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Live Earth Farm (Com)Post
6th Harvest Week, Season 12
May 7th - 13th, 2007

(click here for a pdf of the paper version of this newsletter)

In this issue
--Greetings from Farmer Tom
--Crop Notes
--Family Share "Bonuses"
--How the strawberries work
--More pictures around the farm
--What's in the box this week
--Notes from Debbie's Kitchen

" Whatever you can do or dream you can, begin it. Boldness has genius, power and magic in it. Begin it now."

~ Goethe

Greetings from Farmer Tom

Here at the farm we know how important pollination is. Every year in early Spring when our Warren Pear orchard starts blooming, a small swarm of human pollinators swing into action. Armed with long dust poles, they puff pollen dust on thousand of flowers several times over the entire orchard during the annual 10-14 day blooming period. For some still mysterious reason, this particular pear variety has poor fruit set when left to its own devices, so to ensure a reasonable harvest, every year we engage in this cumbersome courtship between us and the pears.

Like most crops we farm, pears typically rely on bees for pollination, and the most common and favorite bee among farmers for crop pollination is the honeybee. Everyone is troubled, however, by the recent collapse and disappearance of honeybee colonies (it is so significant it has been given a name: Colony Collapse Disorder or CCD). Although nobody knows what's causing it, the threat is being taken seriously since the losses are quite dramatic all across the United States and Canada, in Europe, and even as far south as Brazil. Here on the farm we have two beekeepers, and only one, Greg Muck, believes to have lost one hive to CCD this winter. Steve Demkowski from Willow Glen apparently didn't lose any of his approximately 10 hives. There is a lot of speculation about the causes of CCD; whether it is from parasites, fungal diseases, pesticides, poor nutrition, habitat loss, or microwaves emitted by cell phone towers, nobody knows for sure.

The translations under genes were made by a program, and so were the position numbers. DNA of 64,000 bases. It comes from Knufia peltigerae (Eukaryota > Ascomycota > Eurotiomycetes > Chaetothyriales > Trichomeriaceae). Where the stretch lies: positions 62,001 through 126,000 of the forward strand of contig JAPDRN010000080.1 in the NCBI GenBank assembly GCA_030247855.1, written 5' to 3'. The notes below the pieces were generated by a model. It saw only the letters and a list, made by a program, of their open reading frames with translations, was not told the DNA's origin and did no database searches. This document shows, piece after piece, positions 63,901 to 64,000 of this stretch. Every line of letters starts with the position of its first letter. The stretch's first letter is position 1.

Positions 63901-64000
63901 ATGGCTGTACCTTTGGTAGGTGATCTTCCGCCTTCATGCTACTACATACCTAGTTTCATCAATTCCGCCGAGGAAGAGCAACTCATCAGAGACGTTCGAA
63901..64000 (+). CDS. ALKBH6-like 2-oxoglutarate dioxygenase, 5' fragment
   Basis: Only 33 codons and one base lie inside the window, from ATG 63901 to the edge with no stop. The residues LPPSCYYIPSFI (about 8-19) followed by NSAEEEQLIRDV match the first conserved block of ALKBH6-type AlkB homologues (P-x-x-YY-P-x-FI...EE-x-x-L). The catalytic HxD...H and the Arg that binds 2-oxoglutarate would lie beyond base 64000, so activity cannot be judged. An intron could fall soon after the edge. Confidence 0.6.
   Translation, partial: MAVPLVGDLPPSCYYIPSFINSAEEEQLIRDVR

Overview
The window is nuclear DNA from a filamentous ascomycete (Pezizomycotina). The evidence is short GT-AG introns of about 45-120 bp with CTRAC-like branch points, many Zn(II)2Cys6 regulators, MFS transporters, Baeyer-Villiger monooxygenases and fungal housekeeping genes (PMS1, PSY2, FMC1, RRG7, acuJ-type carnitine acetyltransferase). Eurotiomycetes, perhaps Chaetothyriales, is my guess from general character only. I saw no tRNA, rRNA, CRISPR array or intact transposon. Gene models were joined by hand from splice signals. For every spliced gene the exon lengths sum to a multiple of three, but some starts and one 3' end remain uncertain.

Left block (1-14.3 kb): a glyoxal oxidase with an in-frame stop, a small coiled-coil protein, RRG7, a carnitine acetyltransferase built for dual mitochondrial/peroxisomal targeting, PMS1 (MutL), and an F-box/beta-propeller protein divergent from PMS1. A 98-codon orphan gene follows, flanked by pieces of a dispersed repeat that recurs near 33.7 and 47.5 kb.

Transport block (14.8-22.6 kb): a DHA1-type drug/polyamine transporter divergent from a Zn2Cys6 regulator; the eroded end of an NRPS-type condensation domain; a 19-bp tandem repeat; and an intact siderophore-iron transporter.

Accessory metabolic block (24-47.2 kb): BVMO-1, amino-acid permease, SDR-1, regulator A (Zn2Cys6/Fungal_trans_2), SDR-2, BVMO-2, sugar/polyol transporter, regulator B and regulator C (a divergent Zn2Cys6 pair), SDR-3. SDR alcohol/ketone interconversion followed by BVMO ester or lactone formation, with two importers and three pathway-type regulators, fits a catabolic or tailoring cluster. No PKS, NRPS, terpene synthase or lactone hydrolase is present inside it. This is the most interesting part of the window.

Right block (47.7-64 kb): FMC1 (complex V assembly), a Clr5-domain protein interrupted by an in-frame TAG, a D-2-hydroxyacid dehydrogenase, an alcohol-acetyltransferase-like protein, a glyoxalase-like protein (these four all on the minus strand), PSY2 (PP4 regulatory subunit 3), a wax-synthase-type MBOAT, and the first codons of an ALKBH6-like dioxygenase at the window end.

honey bees
The honeybee is truly one of nature's workhorses. What makes them so popular, besides the honey they share with us, is that they are able to pollinate a large number of different plant types. Due to their social nature, they tend to recruit other bees to visit the same plant several times during their blooming period, increasing the chances of higher yields of fruit or seeds produced per plant. Avocados, kiwis, apples, berries, squashes, cucumbers and broccoli are just a few of the more than 90 fruits and vegetable that depend on bee pollination. Imagine what the content of our shares would look like if pollination disappears. If alternative pollinators don't pick up the slack (in pollination loss due to CCD), we might face a "slow food" diet of bread and water.

As we already know (or should know), too much of a good thing, all the time, will eventually get you into trouble. So relying solely on one kind of pollinator for the bulk of the crops in our current food supply is proving to be pretty risky. Just like it's wise to grow a large diversity of crops to achieve a more sustainable farming system, we also need to encourage a more diverse population of pollinators. One way to do this is by increasing the population of native bees. Supposedly there are more than 3500 species of solitary bees in North America. Although native bees only make small amounts of honey (which is not collectable), the sole purpose of attracting them would be for pollination. Native bees can be divided between soil dwellers and wood dwellers. Soil dwellers include the bumble and digger bees, and forest dwellers include the mason (or blue orchard), leafcutter and horned faced bees. The best way to encourage and maintain their presence is to preserve wild land (habitat), set aside uncultivated areas (undisturbed hedgerows and field borders) and grow suitable crops to attract and increase their numbers, making sure to provide sufficient flowering/pollen producing plants to ‘feed’ them year round, especially through the winter.